The environmental impact of clearing out the dirty diesel engines and putting in electric vehicles will be dramatic. The death toll from polluted air should drop remarkably.

FIT collects billions from consumers, keeping our power price regime high therefore depleting our manufacturing. In 2015, total FIT collections amounted to P10.22 billion. In 2016, with adjustments in the FIT rate, total collections ballooned to P18.54 billion. Estimated FIT collections for 2017 is placed at P24.44 billion.

Not a single peso from FIT collections goes to improvement of infrastructure. All the billions shelled out by poor electricity consumers via FIT go to offsetting business risks and ensuring profits for those who set up renewable energy facilities. The cronies who benefit from this have pulled off a massive scam by wrapping their enterprise with the cloak of political correctness.

It is not too late to scuttle this scam. We have much to learn from the experience of Australia on this matter.

As demand nears supply, Australians now realize that renewable energy is not a dependable source. It cannot provide the baseload capacity an economy needs to achieve energy security. Subsidizing renewable energy merely raises electricity prices, undercutting an economy’s ability to compete.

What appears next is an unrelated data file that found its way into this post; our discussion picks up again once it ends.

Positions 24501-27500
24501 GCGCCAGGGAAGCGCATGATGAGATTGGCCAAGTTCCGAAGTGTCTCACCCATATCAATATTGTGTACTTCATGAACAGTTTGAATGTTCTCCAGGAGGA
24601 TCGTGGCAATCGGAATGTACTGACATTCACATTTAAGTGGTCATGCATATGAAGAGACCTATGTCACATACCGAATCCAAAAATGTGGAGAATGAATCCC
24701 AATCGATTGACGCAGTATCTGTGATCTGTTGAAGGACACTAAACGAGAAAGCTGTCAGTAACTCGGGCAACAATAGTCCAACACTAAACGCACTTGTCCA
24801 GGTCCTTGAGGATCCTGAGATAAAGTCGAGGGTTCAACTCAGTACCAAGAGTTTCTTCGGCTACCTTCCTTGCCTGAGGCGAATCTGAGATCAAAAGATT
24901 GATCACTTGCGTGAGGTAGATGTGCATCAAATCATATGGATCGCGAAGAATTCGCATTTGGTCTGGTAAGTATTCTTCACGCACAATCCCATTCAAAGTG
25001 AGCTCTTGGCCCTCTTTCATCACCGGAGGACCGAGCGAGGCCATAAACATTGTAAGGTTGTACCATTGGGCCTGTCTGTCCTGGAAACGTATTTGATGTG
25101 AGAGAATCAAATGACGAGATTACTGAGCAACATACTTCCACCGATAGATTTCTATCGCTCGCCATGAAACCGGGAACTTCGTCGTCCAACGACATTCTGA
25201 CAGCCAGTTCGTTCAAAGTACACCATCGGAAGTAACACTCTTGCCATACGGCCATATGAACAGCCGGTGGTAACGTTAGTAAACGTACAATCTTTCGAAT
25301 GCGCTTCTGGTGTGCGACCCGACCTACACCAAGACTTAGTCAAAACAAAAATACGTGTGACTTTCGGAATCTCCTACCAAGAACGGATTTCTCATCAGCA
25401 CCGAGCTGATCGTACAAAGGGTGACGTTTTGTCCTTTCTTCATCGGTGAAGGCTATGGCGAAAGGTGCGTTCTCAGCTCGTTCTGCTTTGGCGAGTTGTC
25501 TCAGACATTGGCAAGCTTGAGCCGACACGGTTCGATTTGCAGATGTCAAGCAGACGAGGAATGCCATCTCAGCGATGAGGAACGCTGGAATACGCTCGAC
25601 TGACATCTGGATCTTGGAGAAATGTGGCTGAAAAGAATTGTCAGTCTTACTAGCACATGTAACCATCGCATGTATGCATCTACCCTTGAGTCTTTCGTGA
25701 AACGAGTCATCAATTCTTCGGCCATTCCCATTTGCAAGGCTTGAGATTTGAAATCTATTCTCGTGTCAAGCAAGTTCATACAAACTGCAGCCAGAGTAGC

Renewable energy is well and good if consumers are not forced to subside them. In our case, the subsidies are better used to modernize mass transport systems.

Our backward and inefficient public transport system is, after all, the biggest contributor to the degradation of air quality in the urban centers where most of our people now live.

The cult of political correctness has misled many environmental activists otherwise acting in good faith. They ended up justifying FIT subsidies and, at the behest of cronies, demonizing coal power generation. They gloss over the fact that new technologies for coal power generation have made the iconic black smokestacks a thing of the past.